Whalen introduced in Minnesota
MINNEAPOLIS -- Lindsay Whalen is home again, and the Minnesota Lynx are giving her an eager welcome.
They've got a lot of work for her to do, too.
Whalen was formally introduced at a news conference on Wednesday at Target Center, where the Lynx are hoping fans will gather in greater numbers than ever in the team's unspectacular history to watch the smooth shooting and passing flair from this tough-minded former Gophers star.
"I'm just thrilled to be back," Whalen said. "It's just cool to see that people still are excited, and care."
The Lynx now have an All-Star player at every position, making this Whalen addition just as important to the roster as to the ticket office.
"As excited as I am to come here," she said, "this is a basketball move and that's what I'm most excited about."
The Lynx have never won a playoff series, qualifying for the postseason only twice in 11 tries.
"You don't want to put too-high expectations on yourself, but you play better when there are expectations," Whalen said. "We all expect a lot. As far like a championship or things like that, I think that's in everyone's minds, but we have to go out there and earn it and prove it."
Drafted by the Connecticut Sun in 2004 and acquired in an offseason trade, Whalen finally has her chance to play professionally in her home state after a program-changing college career at Minnesota.
And the Lynx finally have an opportunity to market this popular All-Star point guard who was named Sportsperson of the Year by both Twin Cities newspapers in 2004 after guiding the Gophers to the Final Four. She was picked ahead of NBA MVP Kevin Garnett and Cy Young Award winner Johan Santana.
"Now that we have this, I don't think we're ever letting go," Lynx executive vice president Roger Griffith said.
"Thanks," Whalen said, smiling slightly with the same kind of unassuming demeanor shown by another Minnesota-grown sports star, Twins catcher Joe Mauer.
The Lynx started training camp on Sunday, and Whalen will join her new team on the court for practice this weekend. The native of Hutchinson, a small town just west of the Minneapolis area, was finishing her commitment to her pro team in Prague in the Czech Republic, where she has played the last three winters.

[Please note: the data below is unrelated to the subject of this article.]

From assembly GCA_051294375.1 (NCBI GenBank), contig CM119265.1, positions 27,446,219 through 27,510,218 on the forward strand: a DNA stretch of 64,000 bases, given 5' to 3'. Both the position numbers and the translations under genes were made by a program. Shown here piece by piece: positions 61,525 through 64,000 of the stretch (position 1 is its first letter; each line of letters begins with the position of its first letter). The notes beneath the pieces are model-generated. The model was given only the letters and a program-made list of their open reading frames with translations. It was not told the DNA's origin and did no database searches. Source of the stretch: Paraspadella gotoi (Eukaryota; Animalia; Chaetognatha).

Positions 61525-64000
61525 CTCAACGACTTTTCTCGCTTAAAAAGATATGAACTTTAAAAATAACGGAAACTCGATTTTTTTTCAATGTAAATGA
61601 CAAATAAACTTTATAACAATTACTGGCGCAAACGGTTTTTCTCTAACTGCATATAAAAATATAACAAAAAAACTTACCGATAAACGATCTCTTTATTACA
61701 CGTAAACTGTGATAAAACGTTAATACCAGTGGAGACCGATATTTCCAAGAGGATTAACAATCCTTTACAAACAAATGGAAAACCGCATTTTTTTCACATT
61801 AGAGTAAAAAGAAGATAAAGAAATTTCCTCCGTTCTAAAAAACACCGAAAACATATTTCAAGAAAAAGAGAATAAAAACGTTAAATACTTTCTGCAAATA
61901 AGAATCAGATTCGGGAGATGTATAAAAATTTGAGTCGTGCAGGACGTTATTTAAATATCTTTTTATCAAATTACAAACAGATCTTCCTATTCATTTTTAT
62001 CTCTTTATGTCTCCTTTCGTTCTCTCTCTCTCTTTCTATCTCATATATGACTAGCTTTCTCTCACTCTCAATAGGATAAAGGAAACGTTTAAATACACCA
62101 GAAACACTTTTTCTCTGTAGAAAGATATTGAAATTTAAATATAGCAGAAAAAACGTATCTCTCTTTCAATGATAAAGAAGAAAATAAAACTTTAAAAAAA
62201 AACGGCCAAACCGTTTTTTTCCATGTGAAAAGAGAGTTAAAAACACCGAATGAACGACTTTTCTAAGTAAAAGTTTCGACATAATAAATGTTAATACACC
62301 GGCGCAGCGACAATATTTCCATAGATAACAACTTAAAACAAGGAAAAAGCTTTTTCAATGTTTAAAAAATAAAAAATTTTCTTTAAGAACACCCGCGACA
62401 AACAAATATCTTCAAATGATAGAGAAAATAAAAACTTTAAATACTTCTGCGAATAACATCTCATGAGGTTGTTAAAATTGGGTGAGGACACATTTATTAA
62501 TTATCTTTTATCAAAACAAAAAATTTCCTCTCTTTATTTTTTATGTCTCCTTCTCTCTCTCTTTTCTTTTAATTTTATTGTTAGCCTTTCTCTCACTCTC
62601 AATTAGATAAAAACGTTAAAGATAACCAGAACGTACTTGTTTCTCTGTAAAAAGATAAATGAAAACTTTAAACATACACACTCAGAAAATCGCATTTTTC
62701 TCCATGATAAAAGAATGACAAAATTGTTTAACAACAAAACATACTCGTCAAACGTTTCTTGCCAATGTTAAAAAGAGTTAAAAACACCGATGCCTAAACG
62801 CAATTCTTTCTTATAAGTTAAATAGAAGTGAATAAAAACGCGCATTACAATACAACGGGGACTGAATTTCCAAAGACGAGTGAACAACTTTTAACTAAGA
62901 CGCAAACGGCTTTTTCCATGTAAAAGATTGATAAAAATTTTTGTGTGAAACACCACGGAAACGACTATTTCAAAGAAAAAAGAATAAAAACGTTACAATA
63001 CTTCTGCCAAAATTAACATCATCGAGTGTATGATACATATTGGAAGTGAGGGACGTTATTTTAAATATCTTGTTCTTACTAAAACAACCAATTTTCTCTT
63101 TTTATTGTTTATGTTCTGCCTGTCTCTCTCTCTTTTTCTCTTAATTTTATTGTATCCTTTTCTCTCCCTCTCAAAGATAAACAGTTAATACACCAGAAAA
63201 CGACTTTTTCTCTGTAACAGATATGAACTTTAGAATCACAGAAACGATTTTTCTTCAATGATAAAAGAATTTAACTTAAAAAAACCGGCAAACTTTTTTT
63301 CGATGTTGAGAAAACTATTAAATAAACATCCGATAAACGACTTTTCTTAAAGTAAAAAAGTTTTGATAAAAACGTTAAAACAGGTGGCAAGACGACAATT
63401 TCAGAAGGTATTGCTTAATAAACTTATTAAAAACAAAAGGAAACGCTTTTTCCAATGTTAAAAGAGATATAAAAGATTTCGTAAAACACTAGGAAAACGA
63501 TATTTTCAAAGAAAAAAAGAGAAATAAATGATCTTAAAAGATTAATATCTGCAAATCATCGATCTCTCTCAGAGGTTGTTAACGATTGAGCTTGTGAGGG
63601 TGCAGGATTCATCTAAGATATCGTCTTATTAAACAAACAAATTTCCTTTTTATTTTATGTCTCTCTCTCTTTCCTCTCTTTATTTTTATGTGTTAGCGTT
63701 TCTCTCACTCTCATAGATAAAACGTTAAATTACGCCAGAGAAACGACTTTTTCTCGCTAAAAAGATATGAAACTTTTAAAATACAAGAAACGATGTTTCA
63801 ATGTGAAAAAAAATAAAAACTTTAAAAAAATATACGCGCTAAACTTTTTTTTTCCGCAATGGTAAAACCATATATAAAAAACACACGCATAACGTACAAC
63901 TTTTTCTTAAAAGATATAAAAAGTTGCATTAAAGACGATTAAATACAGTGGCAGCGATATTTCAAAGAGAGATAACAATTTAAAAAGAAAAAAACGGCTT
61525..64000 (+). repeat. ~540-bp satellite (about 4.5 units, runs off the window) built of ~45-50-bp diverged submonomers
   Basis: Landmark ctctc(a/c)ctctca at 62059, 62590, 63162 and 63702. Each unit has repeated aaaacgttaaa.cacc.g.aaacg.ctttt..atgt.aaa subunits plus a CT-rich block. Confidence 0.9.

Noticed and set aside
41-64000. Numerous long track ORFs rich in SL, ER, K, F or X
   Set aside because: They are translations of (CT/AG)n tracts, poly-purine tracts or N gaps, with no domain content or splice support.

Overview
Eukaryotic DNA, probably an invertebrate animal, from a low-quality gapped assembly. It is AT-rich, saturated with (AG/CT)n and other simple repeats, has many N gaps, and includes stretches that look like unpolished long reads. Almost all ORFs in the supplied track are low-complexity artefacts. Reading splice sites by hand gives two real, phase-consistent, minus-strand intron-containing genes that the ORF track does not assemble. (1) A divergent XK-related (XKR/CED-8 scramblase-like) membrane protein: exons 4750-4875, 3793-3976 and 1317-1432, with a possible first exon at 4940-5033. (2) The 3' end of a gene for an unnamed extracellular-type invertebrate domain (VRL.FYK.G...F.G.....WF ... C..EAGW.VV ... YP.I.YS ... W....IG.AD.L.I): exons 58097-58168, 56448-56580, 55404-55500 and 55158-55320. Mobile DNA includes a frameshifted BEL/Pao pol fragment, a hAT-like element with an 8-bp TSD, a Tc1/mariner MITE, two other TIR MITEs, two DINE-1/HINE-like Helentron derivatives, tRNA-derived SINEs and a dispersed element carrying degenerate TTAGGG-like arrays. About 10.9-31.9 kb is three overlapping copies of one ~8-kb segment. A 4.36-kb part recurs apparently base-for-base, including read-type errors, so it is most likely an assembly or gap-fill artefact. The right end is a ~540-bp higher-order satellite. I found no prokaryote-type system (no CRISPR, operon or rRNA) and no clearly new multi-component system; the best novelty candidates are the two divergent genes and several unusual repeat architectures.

Between Connecticut and the Czech Republic, plus previous playing experience in Russia, Whalen hasn't spent much time in Minnesota since she left school.
"It's a little, like, surreal," Whalen said.
When she was a freshman for the Gophers, crowds were sparse, around 1,000 per game. By the time she was a senior, the team's average attendance soared to close to 10,000.
The Lynx reported a per-game crowd of 7,537 last season, a bit below the WNBA average, though on many nights the actual number of fans in the arena was lower than that. The team's single-game attendance record is 16,227, in 2004 when Whalen played her first WNBA game here with the Sun.
"It's going to take some time to build," chief operating officer Conrad Smith said.
The construction plan is aggressive. The Lynx are leading a "Lindsay Whalen Day" in Hutchinson next week, and she'll throw out the first pitch at the Twins game on May 25. There's a bobblehead doll giveaway scheduled for a game on Aug. 8, among the many Whalen-centered promotions pegged for this season.
The Lynx are constantly fighting for attention in an area crowded with sports teams and potential fans also choose to be outdoors in the summer. Smith said he's confident the Whalen-led Lynx can create enough of a buzz to build a stronger following.
"People are going indoors. They go to movies. They go to the theater. They go to plays. They go to restaurants," Smith said. "I hear it a lot, but I think what people want is to be entertained. What's new? What's different? I think we're an entertainment option. I just think Lindsay helps make us more elevated."
Gophers coach Pam Borton was at the news conference for support.
"For the Lynx to bring a homegrown girl back to the Twin Cities was just the right thing to do from a basketball standpoint, number one, not just because she's from Minnesota," Borton said. "She's one of the best point guards in the world, and you can build your franchise around her."
Copyright 2010 by The Associated Press
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